What North Germans talked about this week: Prokon, Traffic and the weather

Maybe you have heard about ‘Prokon’. It is a company financing and building wind power plants. It employs about 500 people in its office in Itzehoe. There have been rumors about the company’s business policies being questionable.

Last week ‘Prokon’ announced the danger of a planned insolvency and made it very clear that the reason for it are investors pulling out money. They appealed to  their investors to sign a statement that they would leave their money in the company until  October and  asked people who wanted to withdraw their money to sign a form stating  that they were aware they  were contributing to the company’s bankruptcy.

Of course there have been many discussions and comments in the newspapers  trying to answer the question, whether it Is  right to put that kind of moral pressure on investors. However, when people talk about ‘Prokon’ they talk about the decline of the area around Itzehoe.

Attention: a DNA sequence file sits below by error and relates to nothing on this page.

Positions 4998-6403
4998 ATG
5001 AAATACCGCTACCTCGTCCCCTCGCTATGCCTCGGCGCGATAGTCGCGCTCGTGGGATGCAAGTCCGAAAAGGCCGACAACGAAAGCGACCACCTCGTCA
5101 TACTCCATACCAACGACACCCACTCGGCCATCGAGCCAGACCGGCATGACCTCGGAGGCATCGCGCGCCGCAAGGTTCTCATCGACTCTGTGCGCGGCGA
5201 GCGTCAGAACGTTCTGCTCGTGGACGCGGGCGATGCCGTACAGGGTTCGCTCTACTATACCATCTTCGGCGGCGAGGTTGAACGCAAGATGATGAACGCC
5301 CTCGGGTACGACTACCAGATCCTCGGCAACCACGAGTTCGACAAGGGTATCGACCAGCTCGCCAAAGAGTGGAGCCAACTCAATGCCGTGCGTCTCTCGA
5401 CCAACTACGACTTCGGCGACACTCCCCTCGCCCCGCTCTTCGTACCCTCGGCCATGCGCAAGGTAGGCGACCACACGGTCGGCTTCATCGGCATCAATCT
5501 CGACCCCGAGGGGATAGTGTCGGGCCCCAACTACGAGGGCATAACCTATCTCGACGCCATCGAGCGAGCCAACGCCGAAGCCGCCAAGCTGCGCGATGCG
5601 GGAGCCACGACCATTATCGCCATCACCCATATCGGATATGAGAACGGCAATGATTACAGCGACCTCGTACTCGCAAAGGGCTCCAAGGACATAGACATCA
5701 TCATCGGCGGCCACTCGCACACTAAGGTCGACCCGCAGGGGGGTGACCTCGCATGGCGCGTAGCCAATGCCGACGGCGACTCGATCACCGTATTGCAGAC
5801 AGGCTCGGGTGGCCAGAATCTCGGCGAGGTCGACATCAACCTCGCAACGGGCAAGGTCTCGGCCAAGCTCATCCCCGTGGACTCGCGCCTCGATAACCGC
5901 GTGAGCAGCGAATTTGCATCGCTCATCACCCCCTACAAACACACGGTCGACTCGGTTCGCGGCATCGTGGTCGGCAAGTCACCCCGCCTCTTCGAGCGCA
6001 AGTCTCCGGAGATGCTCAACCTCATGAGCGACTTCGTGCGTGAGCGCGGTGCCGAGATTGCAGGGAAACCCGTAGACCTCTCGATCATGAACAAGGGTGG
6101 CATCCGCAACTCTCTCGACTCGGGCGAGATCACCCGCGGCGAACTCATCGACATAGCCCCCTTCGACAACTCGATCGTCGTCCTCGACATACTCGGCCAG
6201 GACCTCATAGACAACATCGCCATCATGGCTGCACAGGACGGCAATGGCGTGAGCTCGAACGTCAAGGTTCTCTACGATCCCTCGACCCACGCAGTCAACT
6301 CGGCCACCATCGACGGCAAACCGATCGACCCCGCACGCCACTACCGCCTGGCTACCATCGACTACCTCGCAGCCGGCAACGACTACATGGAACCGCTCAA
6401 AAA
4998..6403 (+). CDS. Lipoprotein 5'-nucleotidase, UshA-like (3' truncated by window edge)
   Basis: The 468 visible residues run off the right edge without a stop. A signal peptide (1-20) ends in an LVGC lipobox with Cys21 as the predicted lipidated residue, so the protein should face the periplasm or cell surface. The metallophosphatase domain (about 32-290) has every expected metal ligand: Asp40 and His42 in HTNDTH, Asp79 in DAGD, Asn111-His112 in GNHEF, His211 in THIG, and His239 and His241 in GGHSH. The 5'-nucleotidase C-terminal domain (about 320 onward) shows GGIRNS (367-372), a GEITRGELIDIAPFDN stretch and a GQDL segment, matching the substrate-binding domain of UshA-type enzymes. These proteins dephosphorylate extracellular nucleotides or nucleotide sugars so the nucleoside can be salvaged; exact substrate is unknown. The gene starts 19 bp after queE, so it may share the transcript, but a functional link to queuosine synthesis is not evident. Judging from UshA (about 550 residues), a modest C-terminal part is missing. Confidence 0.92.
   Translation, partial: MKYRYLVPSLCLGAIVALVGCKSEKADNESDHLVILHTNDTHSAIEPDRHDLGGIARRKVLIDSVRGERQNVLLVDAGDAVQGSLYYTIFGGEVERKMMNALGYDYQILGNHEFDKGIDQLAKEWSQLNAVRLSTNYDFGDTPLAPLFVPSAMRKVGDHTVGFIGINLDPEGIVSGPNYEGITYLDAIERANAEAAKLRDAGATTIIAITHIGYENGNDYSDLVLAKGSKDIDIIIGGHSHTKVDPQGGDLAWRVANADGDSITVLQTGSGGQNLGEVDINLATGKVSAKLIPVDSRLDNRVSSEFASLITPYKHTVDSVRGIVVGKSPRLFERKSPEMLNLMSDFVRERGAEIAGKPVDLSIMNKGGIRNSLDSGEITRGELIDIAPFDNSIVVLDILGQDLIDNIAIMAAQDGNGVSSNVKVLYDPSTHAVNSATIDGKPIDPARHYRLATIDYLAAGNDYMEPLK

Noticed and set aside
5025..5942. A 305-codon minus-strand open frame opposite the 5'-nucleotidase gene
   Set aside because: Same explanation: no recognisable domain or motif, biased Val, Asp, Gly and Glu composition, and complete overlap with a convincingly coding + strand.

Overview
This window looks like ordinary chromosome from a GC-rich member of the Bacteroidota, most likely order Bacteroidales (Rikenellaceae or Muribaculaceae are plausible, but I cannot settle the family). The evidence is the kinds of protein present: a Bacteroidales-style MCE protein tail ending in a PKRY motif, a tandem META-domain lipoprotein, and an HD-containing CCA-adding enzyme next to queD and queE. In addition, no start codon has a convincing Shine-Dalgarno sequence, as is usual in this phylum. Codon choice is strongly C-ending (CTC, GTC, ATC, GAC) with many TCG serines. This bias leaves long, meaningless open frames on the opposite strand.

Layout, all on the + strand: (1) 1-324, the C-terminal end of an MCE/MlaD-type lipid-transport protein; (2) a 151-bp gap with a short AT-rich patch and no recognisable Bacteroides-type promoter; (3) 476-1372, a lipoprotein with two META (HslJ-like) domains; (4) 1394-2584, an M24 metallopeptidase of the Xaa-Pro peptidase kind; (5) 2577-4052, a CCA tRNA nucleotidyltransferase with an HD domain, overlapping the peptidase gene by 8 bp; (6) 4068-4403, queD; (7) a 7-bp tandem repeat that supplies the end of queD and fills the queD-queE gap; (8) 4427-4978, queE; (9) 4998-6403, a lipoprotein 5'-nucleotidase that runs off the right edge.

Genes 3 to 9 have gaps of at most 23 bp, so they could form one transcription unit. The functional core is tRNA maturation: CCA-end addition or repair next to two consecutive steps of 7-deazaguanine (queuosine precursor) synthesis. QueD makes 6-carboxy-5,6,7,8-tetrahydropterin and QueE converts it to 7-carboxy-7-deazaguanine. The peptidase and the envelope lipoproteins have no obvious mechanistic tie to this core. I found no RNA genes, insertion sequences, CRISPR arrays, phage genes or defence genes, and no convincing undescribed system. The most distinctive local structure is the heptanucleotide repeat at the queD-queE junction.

One of the biggest employers in Itzehoe is ‘Prinovis’, one of five or six printing houses in Germany. “Geo” magazine, “Stern” and many other well-known magazines are printed in Itzehoe.’ Prinovis’ will close this year. About 1000  work places will be lost, and some estimate that 2.500 others are endangered. Some years ago the government withdrew the military sites in and around Itzehoe. Soldiers and their families left the region,  and another few thousand jobs were lost. The threat of another 500 jobs gone is indeed an alarming prospect.

Empty shops in the center of Itzehoe
Empty shops in the center of Itzehoe

Itzehoe is a rural center and could be a nice little town to visit. During the last months more and more shops have closed. This afternoon I counted 8 empty shops, and you can’t blame that on amazon, eBay and zalando alone. It is sad to see, how a to town and its surrounding are going down.

 

 

 

 

 

 

How the finished cover could look according to the "Hamburger Abendblatt"
How the finished cover could look according to the “Hamburger Abendblatt”